Unspeakable mercy! Here we may rest in perfect tranquillity. We have One on high undertaking for us, ever living in the presence of God for us; One who not only knows our necessities, but knows also the claims of God. He knows what this scene is through which we are passing, and He knows what that scene is into which He has entered; and, all praise to His name! He meets in His own perfect ministry both the one and the other. He must needs meet all our claims since He meets all God's claims, for the less must ever be included in the greater.

What solid comfort is here! What unruffled repose! We have One in the presence of God for us, in whose hands all our affairs are perfectly, because divinely, safe. They can never fall through, never go wrong. We may say that ere ever the very weakest of those whom Christ calls "His own in the world" can fail, Christ Himself must fail, and that can be never. His own are as safe as Himself.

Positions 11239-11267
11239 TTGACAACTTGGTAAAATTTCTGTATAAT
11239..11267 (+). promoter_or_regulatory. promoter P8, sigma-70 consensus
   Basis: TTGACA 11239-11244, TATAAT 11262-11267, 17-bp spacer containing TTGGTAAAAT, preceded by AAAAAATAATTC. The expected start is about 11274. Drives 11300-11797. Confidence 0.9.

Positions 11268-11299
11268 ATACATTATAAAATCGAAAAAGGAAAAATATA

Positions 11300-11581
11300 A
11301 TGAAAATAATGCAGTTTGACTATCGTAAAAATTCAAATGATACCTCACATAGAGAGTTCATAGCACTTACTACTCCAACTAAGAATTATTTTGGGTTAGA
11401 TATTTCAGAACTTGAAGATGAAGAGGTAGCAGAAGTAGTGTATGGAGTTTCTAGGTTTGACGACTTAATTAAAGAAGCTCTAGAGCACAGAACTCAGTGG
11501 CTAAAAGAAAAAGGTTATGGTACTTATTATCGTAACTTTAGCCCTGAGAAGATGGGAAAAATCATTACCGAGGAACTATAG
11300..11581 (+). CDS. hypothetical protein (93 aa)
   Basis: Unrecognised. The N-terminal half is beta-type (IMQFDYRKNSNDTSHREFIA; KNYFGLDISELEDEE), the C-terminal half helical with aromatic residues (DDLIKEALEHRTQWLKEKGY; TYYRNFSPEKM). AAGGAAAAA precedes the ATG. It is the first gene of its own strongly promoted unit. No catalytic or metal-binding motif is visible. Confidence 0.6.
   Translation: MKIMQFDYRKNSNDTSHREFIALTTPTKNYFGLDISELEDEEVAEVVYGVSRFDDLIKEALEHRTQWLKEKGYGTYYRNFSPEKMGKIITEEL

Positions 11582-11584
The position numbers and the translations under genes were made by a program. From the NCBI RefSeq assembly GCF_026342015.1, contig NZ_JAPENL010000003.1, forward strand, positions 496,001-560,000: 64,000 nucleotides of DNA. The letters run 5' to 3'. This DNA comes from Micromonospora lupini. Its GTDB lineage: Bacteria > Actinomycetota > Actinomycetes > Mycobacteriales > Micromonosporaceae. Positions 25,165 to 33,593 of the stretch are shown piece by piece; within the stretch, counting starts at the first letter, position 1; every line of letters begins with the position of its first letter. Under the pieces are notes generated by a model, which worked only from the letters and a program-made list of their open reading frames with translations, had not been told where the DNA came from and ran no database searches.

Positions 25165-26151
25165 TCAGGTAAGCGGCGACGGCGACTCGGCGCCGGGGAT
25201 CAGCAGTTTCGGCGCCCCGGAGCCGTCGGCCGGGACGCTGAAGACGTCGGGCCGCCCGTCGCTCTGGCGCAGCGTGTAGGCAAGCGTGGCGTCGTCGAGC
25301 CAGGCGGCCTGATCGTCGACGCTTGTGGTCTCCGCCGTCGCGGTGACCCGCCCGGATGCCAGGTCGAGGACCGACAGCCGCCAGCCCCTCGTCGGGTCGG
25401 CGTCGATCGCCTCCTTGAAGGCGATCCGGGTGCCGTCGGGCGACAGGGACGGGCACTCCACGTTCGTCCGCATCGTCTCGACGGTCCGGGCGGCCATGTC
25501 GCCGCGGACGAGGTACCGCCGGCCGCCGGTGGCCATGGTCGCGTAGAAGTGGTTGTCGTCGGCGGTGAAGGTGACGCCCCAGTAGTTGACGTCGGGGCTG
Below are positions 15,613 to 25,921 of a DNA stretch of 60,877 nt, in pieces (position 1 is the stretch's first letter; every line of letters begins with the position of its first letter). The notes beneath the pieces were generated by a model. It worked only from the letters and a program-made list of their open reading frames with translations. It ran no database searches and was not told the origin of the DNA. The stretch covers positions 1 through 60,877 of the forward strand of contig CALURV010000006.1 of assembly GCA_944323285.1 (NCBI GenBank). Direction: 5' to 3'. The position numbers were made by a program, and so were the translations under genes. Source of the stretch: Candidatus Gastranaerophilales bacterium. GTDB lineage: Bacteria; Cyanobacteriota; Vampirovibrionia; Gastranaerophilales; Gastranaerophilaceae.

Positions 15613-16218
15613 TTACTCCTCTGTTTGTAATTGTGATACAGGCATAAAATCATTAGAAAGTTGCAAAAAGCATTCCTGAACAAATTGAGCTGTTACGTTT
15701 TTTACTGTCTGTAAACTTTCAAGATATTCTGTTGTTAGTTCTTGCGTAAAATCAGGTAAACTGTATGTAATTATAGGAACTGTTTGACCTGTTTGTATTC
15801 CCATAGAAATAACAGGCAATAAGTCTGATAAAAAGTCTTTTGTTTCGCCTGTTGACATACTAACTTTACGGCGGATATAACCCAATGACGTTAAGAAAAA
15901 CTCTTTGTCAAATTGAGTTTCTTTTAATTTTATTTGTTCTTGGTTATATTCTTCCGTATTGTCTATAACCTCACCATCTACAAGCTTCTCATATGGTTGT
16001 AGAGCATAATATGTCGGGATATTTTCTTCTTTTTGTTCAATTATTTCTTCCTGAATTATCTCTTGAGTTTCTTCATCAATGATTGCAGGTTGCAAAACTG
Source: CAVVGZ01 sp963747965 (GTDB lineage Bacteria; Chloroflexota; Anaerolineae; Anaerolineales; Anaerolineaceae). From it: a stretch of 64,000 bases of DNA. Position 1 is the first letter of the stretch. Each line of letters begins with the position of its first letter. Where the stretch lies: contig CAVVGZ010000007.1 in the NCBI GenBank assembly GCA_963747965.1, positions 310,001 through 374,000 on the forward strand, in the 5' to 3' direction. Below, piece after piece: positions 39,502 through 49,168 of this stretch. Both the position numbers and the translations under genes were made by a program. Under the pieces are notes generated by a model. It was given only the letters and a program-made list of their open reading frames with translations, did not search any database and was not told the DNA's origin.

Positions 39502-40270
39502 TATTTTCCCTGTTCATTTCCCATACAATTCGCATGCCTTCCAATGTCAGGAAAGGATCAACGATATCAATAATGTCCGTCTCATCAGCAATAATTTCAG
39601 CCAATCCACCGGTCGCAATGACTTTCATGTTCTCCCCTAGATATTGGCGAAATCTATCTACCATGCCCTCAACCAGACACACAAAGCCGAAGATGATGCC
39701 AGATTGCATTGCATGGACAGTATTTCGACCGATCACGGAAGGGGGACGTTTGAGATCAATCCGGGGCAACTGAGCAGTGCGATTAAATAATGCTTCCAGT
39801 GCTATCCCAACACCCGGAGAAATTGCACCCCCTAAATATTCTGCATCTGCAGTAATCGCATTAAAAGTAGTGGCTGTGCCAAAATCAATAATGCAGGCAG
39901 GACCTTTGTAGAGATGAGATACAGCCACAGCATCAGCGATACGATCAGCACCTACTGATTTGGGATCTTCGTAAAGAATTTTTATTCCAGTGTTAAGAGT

What a grand reality! With what perfect confidence may we refer every objector, every accuser, every opposer, to this blessed manager! And what folly, on our part, to attempt to answer such ourselves! Oh, may we learn to lean more confidently on that blessed One who thus presents Himself before our souls as the girded servant of our deep and manifold necessities. May we prize His precious ministry more and more — His ministry for us, His ministry to us. May we repose more sweetly in the assurance that He is speaking to the Father for us, in all our failures, in all our shortcomings, in all our sins.